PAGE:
Tuesday, July 20, 2010
Driving back home from work I saw people with very gray, sickly faces. Not just the first guy, who was crossing in front of SF General Hospital, but later another lady, several blocks past the hospital. She had baggy clothes, but not necessarily disheveled, and a nice haircut. Everything else about her was quite normal, except her face -- a grayish-green shade.
Now, I doubt they both had the same terminal illness at the same time. But now that I think about it, they also had the same malaise in expression, a very unhappy one, on the fringe of desperation.
At the moment of seeing the first person I also began realizing everyone was driving crazy, they had been doing that since I left work. This was Tuesday evening. Had everybody gone to happy hour and were now totally drunk going home? Had something suddenly happened in local/international news that I wasn't aware of yet? Was this a regular behavioral pattern of normal people on every Tuesday after work?
I'm either becoming less wise about humanity, or creating my own mystery thriller in my head out of pure boredom.
Friday, July 02, 2010
Amusing article. Smacks a bit of old fuddy-duddy bemusing the infamous "lack of eroticism" of modern media, and nostalgia the so-much-better bygone days when things were more prohibited.
"There’s no mystery left. "
Heard that before?
"...without an ounce of genuine eroticism. "
This quip about L. Gaga is not an insult at all. Her art transgresses the erotic norm, and you'd think Paglia would see that with in-your-face s&m dirty video imagery. I concur, that is not genuine eroticism, it's late century expressionism, like M. Manson and Nine Inch Nails.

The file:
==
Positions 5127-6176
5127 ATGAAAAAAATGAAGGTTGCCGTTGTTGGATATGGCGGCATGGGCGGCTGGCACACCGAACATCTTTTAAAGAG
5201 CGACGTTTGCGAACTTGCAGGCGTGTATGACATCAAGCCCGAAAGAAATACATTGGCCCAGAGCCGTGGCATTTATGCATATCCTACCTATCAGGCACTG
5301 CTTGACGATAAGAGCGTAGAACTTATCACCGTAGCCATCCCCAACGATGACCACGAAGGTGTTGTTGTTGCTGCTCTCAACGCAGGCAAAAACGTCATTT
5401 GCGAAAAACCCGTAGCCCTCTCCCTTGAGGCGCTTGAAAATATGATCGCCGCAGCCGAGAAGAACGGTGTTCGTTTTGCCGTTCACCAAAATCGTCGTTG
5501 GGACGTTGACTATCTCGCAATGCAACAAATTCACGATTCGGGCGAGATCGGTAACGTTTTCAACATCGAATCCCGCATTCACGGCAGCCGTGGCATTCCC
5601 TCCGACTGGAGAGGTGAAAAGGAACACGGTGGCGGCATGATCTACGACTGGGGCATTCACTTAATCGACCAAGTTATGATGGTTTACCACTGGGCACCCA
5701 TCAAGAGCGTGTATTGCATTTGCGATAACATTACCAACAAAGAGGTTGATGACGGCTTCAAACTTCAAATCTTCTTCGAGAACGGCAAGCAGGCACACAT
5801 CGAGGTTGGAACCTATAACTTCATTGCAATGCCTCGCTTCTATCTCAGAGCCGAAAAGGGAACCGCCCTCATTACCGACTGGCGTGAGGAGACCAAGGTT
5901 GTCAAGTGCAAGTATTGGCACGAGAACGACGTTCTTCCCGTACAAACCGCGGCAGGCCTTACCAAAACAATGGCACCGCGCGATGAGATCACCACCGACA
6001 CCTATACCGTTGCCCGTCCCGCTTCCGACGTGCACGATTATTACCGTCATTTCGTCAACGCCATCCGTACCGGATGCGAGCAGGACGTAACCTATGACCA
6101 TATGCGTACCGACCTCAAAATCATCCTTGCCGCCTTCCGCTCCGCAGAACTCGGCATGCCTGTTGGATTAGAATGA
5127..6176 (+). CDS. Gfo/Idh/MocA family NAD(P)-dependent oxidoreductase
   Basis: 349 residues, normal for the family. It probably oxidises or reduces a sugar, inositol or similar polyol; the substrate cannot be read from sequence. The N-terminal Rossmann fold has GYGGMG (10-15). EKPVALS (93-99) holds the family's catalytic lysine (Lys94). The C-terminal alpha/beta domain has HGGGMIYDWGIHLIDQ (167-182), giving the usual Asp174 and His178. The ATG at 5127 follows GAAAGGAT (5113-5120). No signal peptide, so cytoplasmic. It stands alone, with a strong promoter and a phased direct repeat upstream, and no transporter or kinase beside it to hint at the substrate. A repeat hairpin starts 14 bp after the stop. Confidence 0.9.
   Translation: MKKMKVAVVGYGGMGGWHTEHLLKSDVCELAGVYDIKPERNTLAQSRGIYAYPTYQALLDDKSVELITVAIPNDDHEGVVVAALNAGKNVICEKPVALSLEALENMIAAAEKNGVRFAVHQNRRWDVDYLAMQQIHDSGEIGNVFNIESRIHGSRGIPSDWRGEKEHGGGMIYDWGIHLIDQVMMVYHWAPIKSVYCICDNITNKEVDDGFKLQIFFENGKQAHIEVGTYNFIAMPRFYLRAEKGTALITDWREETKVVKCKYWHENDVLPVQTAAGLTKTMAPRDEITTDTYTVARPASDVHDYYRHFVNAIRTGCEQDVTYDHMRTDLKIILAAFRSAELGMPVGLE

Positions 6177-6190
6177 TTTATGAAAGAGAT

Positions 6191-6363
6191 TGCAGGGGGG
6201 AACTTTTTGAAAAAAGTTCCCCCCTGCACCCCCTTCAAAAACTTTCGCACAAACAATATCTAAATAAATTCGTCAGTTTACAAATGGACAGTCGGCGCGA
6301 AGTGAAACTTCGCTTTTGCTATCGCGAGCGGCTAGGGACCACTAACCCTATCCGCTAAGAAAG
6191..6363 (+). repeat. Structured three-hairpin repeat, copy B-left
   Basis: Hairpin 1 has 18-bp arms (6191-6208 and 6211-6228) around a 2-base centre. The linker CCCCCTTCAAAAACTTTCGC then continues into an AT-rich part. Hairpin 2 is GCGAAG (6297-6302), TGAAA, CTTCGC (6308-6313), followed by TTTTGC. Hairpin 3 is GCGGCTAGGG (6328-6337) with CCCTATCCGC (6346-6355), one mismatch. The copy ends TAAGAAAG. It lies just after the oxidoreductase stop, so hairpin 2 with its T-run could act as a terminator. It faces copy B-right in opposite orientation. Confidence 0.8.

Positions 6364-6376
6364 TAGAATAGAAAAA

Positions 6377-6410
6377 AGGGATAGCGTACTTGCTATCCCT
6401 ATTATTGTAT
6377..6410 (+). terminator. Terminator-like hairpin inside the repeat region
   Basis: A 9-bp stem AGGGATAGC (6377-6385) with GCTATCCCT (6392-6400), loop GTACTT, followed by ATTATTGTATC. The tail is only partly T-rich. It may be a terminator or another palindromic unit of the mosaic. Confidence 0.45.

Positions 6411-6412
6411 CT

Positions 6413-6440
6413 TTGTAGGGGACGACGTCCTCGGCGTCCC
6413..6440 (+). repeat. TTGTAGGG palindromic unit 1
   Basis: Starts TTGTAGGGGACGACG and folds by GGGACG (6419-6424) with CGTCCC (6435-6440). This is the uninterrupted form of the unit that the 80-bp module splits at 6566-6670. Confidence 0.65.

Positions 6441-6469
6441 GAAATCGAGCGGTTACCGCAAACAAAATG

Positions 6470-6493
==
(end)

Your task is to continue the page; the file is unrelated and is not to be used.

It is so not what she's about.
Paglia even sounds chauvinistic, when as a spectator she wants women to be more erotic. I do agree that modern life de-sexualizes people for business purposes -- modern family can survive only in function of business (that's why they'll HAVE to let gays marry. It's practical business sense, although I don't believe marriage the way it's still set up like the middle ages makes any business sense either: obsolescent.) But if making a living in the real world means having to curtail a bit of your eroticism on the job site (!) then maybe you can lead a fulfilling career in some other field and then do or pay for your sexuality somewhere else intimately fulfilling, like guys do, and that might just be okay. Because you can.
In this following quote she's pretty much defining successful and ambitious women as reproductive ones. I have serious issues with that statement. There will be more and more women foregoing reproduction, you watch. Truth is, it's just not an essential/defining part of womanhood anymore. Sorry, just the way it is.
"Men must neuter themselves, while ambitious women postpone procreation".
But as women try to gain more life power -- as in jobs, cultural careers and options for life choices -- they can define their own kind of sexuality and eroticism. Hate pseudo-quoting Kissinger, but power is one of the best aphrodisiacs in my book, too.